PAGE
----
Skip navigation


Black History Month 2018

Black History Month

18 October 2018

In the UK Black History Month takes place in October. The aim is to celebrate the achievements and contributions of members of the black community over the years with many events taking part across the country. You can find out more about what’s going on by following the link Being a library we are, of course, celebrating the event by highlighting the work of black British writers available in the Calibre Library.

One of our favourite books is Small Island the prize winning novel by Andrea Levy, described as ‘possibly the definitive fictional account of the experiences of the Empire Windrush generation’. The book was also adapted for TV and shown as a two-part drama on the BBC starring Naomi Harris and David Oyelowo, among others. The story covers the period from WW2, when Jamaican Gilbert Joseph comes to Britain to join the RAF, to post-war London where Gilbert returns to a less than welcoming Britain with his wife, Hortense, following on.

Another popular work, NW by Zadie Smith, was also serialised by the BBC. It follows the lives of four Londoners who grew up on the same North London council estate. Jackie Kay’s wonderful autobiography takes us on a journey to find her birth parents, a Scottish nurse and a Nigerian student. Kay was adopted soon after birth by a white Glaswegian couple who provided her with a loving, if non-conventional, home.

See below for a selection of novels by Black British writers for you to enjoy:

26a by Diane Evans   7493

Georgia and Bessi are twins growing up in Neasden in the ‘80s. Born of a Nigerian mother and English father, they are forced to create their own identities, but as reality encroaches on their childhood fantasies they have to cope in a world of separateness.

The Famished Road by Ben Okri   3453

A magical novel of a young African boy's adventures through a spirit world of heroes and villains. Man Booker Prize Winner.

The Flavours of Love by Dorothy Koomson   11309

It’s been 18 months since my husband was murdered and I’ve decided to finish writing ‘The Flavours of Love’, the cookbook he started before he died. But now my husband’s killer is writing to me claiming to be innocent, and I know it’s only a matter of time before the truth is revealed to the world. My name is Saffron Mackleroy and this is my story.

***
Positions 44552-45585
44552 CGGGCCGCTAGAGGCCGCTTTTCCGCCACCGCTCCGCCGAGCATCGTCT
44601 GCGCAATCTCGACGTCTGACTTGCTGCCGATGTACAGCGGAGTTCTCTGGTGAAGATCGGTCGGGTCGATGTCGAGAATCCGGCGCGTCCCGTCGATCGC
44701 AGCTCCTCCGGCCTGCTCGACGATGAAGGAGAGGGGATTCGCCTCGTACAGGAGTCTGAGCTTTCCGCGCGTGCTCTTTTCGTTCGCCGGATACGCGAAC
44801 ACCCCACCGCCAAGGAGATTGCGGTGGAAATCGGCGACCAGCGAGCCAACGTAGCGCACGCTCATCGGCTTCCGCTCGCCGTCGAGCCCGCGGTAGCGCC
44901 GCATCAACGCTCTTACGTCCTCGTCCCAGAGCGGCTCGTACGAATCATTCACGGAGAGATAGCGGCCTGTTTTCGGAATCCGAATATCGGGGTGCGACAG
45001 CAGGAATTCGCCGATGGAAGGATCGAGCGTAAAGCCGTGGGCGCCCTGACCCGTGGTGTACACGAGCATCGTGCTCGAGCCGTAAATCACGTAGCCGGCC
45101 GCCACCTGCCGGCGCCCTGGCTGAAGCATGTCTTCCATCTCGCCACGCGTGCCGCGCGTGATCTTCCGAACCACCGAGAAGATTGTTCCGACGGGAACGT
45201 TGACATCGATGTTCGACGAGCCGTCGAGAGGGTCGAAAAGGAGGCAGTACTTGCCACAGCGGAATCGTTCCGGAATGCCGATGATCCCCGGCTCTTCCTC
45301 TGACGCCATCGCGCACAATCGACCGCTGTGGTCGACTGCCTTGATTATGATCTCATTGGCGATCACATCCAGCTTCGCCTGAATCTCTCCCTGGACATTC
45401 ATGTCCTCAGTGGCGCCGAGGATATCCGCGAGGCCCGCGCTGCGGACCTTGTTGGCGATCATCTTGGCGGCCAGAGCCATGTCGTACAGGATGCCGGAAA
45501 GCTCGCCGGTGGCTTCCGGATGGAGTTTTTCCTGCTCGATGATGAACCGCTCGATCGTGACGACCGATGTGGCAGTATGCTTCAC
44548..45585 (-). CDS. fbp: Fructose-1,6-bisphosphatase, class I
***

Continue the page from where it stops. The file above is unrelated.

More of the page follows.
Small Island by Andrea Levy   6824

Returning to England after the war Gilbert Joseph is treated very differently now that he is no longer in an RAF uniform. Joined by his wife Hortense, he rekindles a friendship with Queenie who takes in Jamaican lodgers. Can their dreams of a better life in England overcome the prejudice they face? Whitbread Book of the Year Winner. Orange/Baileys Prize.

The Lost Child by Caryl Phillips   10835

A sweeping story of orphans and outcasts, haunted by the past and fighting to liberate themselves. At its centre is Monica Johnson, cut off from her parents after falling in love with a foreigner, and her bitter struggle to raise her sons in the shadow of the wild moors of the North of England.

Noughts and Crosses by Malorie Blackman   616377

Callum is a nought, a second class citizen in a world run by Crosses. Sephy is a cross, the daughter of a powerful man. The two meet and eventually fall in love but a life together is a hopeless dream that is about to become a horrifying nightmare.

NW by Zadie Smith   12242

Four Londoners - Leah, Natalie, Felix and Nathan - have left their childhood council estate, grown up and moved on to different lives. After a chance encounter they each find that the choices they've made, the people they once were and are now, can suddenly, rapidly unravel. Contains some explicit sexual scenes.

Red Dust Road by Jackie Kay   9561

In this revelatory and redemptive book Jackie Kay tells the story of her own life. It is a book about belonging and beliefs, strangers and family, biology and destiny and what makes us who we are.

Refugee Boy by Benjamin Zephania   617166

Alem, the son of an Ethiopean father and Eritrean mother, is left alone in London, his fate resting in the hands of the Refugee Council and the British justice system. This story charts Alem's fate as he is moved from children's home to foster family, and in and out of court hearings.